Location: 246 North Canon Dr, Beverly Hills, Ca 90210. 310-888-8782
Date: September 17, 2011
Cuisine: Steak House
Rating: My favorite LA Steak joint
America is full of steak houses at every level from Sizzler to Cut. But I haven’t found one that I like as much as Mastro’s. Granted I’m not a plain steak fan (I prefer my beef more like this, or tartar, or even Fogo). But Mastro’s gets the steak house think right.
The Cannon drive entrance, just a block north of Spago. Inside the place is a ZOO. Sure this was Saturday, 8:30pm on Emmy weekend in Beverly Hills. But this huge restaurant was packed to the gills, including both bars. These are a sure scene. It’s hard to tell the merely underdressed and over siliconed ladies from the pros.
Our table was right in front of the rat pack. It was much more crowded than in this photo.
The PDF of the menu can be found here.
We were celebrating the engagement of one of my oldest friends so I brought some big guns from my cellar. This wine was the first truly GREAT wine I ever bought (circa 1996). This is the second to last of two cases I once had. It has constantly and without fail scored 100 points from Robert Parker. You will find no better expression of Syrah.
“The 1991 Hermitage La Pavillon follows the pattern of the 1989 and 1990 – it is another perfect wine. The saturated black/purple color is followed by a compelling bouquet of spices, roasted meats, and black and red fruits. Enormously concentrated yet with brilliant focus and delineation to its awesomely-endowed personality, this extraordinary wine should age effortlessly for three plus decades. In a short period of time (Michel’s first vintage was 1989) Chapoutier‘s Hermitage Le Pavillon has become a wine of mythical proportions. Produced from extremely old vines, some dating from the mid nineteenth century, with yields averaging under 15 hectoliters per hectare, this is the richest, most concentrated and profound wine made in Hermitage. There are rarely more than 500 cases.”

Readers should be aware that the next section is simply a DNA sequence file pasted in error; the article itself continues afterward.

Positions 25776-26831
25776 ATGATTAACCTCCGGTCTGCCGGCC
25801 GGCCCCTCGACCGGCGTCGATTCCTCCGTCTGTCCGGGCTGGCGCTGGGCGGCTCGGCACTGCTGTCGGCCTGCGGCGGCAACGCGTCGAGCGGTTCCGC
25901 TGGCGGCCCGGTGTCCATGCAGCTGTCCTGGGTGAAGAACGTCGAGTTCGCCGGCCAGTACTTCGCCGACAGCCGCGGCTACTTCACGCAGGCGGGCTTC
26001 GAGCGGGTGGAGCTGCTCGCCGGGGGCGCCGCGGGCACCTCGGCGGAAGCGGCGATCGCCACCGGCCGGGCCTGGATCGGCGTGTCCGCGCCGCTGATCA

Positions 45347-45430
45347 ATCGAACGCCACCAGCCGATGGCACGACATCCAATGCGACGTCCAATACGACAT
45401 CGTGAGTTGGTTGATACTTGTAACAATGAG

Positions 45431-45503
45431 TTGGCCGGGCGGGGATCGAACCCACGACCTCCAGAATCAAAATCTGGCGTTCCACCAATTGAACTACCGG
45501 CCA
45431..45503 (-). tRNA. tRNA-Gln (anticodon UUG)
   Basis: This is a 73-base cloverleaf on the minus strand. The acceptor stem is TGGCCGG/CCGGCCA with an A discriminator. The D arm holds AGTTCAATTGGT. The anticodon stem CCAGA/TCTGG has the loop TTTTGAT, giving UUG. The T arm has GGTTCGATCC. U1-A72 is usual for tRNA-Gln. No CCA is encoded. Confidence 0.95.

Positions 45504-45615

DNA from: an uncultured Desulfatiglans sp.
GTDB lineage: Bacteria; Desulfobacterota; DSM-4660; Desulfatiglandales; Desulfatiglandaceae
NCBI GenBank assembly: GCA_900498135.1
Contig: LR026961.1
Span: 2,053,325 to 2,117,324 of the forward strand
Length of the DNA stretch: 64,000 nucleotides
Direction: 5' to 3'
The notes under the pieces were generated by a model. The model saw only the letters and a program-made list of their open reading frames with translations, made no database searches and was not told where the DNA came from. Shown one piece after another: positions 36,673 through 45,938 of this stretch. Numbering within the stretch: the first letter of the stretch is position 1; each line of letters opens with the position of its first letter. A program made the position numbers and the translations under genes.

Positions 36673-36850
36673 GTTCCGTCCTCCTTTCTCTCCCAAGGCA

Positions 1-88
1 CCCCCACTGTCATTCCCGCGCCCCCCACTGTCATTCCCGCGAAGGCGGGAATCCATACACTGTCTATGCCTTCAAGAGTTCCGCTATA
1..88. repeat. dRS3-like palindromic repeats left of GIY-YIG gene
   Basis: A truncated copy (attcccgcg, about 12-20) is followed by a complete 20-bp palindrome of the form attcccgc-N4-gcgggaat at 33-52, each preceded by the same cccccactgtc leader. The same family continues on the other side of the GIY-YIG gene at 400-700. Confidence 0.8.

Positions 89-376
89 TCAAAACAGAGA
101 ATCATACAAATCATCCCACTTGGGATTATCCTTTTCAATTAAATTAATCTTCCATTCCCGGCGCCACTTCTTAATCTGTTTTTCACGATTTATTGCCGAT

Everything at Mastro’s is well done, and that includes the bread. I’m partial to the pretzel rolls myself.
Five of us ordered the seafood tower. The quality of the seafood here is impeccable and the only thing we had to complain about was that there wasn’t enough! Really for five we would have expected the two or three story version 🙂 Still there were amazing shrimp, lobsters, claws, king crab (didn’t taste frozen), and oysters.
One of the things that really makes the Mastro’s seafood tower are the sauces. We have cocktail, a spicy mustard, and the Atomic Horseradish. They use this particular magic brand (you can buy it here). The stuff is — pardon my French — fucking awesomely potent. I’ve taken to buying it myself for home. No other horseradish is this punishing. It has a nice flavor too. I particularly like it mixed in with the cocktail sauce. It can have you literally pounding the table in pain — ahem pleasure.
Beefsteak tomato and mozzarella. With pesto.